<input type="checkbox" role="button" form="modal-form-my-modal">

  <div class="modal-body" role="dialog">
    <button type="reset" form="modal-form-my-modal">
       Close Modal
    <form id="modal-form-my-modal"></form>

Trap Focus without JavaScript

One of the most challenging requirements, without JavaScript, is to trap focus inside the modal when it’s open. Even solving this with JavaScript used to be difficult. You had to capture keyboard events and call focus() back inside the modal when it tried to escape. This is far easier now with the inert attribute. But without JavaScript, we can’t add an attribute. The solution is to set visibility:hidden on the page content instead. The downside is that this hides the main content completely; ideally, we only want to add an opaque layer to obscure the background. But setting visibility to hidden works for accessibility and is a reasonable compromise.

The last two items in the list of requirements are: click outside to close and escape to close. An easy way to add click outside to close is to make the entire backdrop into another reset button when the modal is open. We set tabindex=-1 so that this button is only a click target, and click to close is done.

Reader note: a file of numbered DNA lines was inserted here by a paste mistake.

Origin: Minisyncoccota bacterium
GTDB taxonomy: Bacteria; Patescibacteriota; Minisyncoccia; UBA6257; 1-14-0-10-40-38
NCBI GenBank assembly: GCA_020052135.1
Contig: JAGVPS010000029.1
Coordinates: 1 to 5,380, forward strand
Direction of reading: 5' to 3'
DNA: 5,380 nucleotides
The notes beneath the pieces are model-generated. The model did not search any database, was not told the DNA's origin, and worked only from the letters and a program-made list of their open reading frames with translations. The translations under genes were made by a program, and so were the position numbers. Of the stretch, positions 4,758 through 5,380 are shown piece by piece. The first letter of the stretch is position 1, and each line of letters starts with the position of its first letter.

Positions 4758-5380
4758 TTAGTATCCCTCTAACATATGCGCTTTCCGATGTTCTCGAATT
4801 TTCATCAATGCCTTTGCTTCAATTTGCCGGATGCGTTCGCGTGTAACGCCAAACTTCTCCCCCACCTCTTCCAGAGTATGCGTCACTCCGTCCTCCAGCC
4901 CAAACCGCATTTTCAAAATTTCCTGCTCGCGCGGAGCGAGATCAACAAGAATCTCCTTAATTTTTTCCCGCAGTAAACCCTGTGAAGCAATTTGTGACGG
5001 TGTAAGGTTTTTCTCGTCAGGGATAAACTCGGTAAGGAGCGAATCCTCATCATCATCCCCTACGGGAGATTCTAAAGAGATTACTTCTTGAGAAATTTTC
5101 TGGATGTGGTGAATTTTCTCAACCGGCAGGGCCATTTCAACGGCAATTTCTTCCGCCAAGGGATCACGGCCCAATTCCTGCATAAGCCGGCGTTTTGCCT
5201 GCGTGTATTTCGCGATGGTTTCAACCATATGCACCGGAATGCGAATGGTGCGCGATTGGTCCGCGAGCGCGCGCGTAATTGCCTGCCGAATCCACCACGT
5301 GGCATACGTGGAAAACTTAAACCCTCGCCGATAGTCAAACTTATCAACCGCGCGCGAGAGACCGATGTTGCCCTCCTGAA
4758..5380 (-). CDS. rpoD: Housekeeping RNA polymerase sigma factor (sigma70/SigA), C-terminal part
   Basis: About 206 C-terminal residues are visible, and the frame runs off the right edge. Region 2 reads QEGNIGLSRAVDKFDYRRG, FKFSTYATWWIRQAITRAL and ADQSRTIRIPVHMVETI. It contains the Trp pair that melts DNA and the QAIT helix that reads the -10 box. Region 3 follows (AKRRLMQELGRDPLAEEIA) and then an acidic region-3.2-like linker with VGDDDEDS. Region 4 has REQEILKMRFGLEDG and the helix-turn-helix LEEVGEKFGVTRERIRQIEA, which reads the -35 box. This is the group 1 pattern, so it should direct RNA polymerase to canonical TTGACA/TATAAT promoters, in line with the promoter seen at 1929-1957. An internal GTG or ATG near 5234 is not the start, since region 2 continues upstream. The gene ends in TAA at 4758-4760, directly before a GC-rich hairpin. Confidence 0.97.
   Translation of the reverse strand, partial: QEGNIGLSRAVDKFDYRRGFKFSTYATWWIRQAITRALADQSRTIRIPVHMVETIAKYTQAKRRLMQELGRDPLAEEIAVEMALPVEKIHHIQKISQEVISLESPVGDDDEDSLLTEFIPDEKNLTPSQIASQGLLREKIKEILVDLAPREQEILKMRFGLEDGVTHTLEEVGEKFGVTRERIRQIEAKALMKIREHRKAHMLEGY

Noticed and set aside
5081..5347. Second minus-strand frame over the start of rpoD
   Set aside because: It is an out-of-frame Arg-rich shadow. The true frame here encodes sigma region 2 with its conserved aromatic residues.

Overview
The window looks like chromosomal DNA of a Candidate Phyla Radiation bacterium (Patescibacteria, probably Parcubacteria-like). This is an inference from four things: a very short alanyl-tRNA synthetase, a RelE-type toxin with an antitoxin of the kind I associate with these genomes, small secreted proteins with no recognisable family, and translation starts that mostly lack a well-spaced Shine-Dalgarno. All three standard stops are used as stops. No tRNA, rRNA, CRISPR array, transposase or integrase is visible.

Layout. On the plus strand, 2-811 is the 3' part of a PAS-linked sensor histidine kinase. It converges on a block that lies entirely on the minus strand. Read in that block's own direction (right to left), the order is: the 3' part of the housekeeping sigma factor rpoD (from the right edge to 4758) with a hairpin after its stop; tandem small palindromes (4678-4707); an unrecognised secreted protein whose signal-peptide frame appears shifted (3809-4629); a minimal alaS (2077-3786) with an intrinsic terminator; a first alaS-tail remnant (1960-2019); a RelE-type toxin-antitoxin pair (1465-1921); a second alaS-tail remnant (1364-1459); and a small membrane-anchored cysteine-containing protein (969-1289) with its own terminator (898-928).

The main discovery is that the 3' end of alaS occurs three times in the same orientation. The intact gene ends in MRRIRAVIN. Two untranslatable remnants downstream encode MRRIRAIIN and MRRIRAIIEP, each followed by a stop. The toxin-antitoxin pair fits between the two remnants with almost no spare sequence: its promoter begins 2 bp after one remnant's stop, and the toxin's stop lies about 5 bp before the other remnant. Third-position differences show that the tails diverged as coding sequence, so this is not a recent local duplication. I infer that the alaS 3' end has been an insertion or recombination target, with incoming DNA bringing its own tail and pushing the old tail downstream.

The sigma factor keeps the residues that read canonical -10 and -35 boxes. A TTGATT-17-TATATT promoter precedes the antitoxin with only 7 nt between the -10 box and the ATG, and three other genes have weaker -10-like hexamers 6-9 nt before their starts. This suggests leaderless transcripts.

Progressive Enhancements

That only leaves escape to close. As far as I know, there is still no way to do this without JavaScript. I consider it a nice to have, and I feel comfortable handling this as a progressive enhancement instead. The other compromise we made building the modal was using visibility:hidden instead of inert. Ideally, we wanted to keep the main content visible but set the inert attribute. And, finally, for keyboard control a button should respond to a space key or enter key. Without JavaScript a checkbox will only toggle with space key, so we should add enter key control. Let’s tackle these three items as progressive enhancements now. As a bonus, we will add them to the modal as a JavaScript upgrade in the form of a custom element definition.

class DialogModal extends HTMLElement {
  constructor() {
    this.form = this.querySelector("form");
    this.inertMain = this.inertMain.bind(this);
    this.unInertMain = this.unInertMain.bind(this);
    this.escClose = this.escClose.bind(this);
    this.enterOpen = this.enterOpen.bind(this);
    this.form.addEventListener("reset", this.unInertMain);
    window.addEventListener("keyup", this.escClose);
  connectedCallback() {
    this.mainContentClass = this.getAttribute("main-content-class");
    this.mainContent = document.querySelector("." + this.mainContentClass); = this.getAttribute("name");
    this.allTriggers = document.querySelectorAll(
      "input[type=checkbox][form=modal-form-" + + "]"
    this.allTriggers.forEach((trigger) => {
      trigger.addEventListener("change", this.inertMain);
      trigger.addEventListener("keydown", this.enterOpen);
  disconnectedCallback() {
    this.allTriggers.forEach((trigger) => {